[Rd] setMethod("c") [was: setMethod("Summary")]

Martin Maechler maechler at stat.math.ethz.ch
Thu Sep 7 15:01:51 CEST 2006

>>>>> "Robin" == Robin Hankin <r.hankin at noc.soton.ac.uk>
>>>>>     on Thu, 7 Sep 2006 12:18:51 +0100 writes:

    Robin> Thank you for this.   Minimal self-contained code included below.
    Robin> It is slightly modified from the original because brob objects have two
    Robin> slots, both of which are needed by c().

    Robin> [
    Robin> A "brob" obect is represents a real number with two slots: "x"  holds  
    Robin> its natural
    Robin> logarithm; slot "positive" is Boolean, indicating whether the number  
    Robin> is positive.
    Robin> I want this because I need to manipulate numbers up to ~1e20000.
    Robin> The hard bit is addition:  log(exp(x) + exp(y)) == x + log1p(exp(y-x))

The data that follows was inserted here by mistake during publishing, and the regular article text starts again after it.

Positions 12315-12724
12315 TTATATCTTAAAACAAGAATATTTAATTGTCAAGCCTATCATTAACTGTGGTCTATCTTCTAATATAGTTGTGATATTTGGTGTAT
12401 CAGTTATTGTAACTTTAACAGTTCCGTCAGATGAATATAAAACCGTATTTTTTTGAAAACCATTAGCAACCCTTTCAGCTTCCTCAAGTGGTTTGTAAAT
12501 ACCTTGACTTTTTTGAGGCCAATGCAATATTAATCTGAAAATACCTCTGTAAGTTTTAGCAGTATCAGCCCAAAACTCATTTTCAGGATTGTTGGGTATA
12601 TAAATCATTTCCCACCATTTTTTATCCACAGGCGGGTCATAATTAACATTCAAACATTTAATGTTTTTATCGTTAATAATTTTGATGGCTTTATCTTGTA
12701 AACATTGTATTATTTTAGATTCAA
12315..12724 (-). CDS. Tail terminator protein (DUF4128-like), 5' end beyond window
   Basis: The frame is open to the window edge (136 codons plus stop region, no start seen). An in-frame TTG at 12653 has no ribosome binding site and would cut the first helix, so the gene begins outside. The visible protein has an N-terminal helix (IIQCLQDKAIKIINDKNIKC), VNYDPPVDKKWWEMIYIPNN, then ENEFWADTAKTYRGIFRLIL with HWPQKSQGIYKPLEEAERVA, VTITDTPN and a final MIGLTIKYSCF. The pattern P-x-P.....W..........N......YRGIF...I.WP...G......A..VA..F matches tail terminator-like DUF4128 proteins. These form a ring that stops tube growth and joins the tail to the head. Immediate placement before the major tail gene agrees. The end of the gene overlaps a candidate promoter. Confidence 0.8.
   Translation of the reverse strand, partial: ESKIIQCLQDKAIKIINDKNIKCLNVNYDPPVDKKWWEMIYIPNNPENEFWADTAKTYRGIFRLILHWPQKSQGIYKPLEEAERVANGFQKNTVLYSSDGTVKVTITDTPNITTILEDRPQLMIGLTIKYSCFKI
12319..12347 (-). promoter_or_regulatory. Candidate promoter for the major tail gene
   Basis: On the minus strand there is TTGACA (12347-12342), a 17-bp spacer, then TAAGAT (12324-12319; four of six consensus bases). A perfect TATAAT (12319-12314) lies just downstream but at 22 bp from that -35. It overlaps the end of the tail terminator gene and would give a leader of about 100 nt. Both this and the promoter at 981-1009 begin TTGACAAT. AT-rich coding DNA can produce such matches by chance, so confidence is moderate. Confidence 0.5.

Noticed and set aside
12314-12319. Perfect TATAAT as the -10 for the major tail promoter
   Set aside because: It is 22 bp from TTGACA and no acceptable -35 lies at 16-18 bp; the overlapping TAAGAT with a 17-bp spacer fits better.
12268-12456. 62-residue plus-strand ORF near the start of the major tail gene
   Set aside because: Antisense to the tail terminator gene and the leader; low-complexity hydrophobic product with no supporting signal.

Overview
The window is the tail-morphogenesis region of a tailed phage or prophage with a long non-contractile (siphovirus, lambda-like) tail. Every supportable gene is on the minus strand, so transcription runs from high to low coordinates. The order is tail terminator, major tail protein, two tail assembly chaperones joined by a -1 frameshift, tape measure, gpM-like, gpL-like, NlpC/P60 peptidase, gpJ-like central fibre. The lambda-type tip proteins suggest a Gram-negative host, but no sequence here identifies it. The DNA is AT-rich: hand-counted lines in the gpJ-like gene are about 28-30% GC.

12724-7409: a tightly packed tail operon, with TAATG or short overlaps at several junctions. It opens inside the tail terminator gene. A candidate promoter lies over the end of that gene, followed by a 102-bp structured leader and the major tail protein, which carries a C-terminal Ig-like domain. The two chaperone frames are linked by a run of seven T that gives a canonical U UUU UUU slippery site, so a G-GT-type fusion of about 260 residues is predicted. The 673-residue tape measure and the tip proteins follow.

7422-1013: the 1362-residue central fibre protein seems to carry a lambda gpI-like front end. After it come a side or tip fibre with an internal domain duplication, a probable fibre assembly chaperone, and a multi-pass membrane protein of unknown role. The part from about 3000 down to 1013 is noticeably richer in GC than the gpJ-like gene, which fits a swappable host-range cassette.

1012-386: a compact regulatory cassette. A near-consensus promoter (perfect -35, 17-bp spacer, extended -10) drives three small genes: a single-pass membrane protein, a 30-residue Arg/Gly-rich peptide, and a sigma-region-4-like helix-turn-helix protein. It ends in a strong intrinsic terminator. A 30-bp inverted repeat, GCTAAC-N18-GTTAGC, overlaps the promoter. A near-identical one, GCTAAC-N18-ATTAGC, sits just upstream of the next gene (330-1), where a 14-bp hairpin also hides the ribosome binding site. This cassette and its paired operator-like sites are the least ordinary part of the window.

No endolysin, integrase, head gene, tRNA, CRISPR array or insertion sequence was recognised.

Robin> ]

I know and I really like your idea.

    Robin> It seemed to make sense to coerce non-brob arguments to brobs,
    Robin> then make cPair() use cPairOfBrobs() [with coerced arguments] in
    Robin> three of the cases, and c() for the fourth with signature c("ANY",  
    Robin> "ANY").

    Robin> Now below, JC states that  "cWithMethods() _replaces_ the ordinary c 
    Robin> (), it's not
    Robin> just a method for it".  Does this imply that one cannot  set up an R  
    Robin> package
    Robin> so that the following code:

    Robin> x <- as.brob(1:10)
    Robin> x1 <- c(1,x)
    Robin> x2 <- c(x,1)

    Robin> works as expected?  

No. There's no way {which does not break much other R code} currently.
More than two days ago, 
I had told you (and the R-devel readers) that you should look at
   help(cbind2)  {and said why}.
If you *really* look at it, and then 
think about or better study the code underlying
the      methods:::bind_activation(TRUE)
you will shudder (and run :-) and probably understand that a
similar kludge for c() is not appropriate.

    Robin> Or is there some workaround that would enable me to do this?

well, yes: As John Chambers has tried to say, you have to teach
your users to use  cWithPairs() or c2() or myC() or c.() or any
reasonable name,  but not c().


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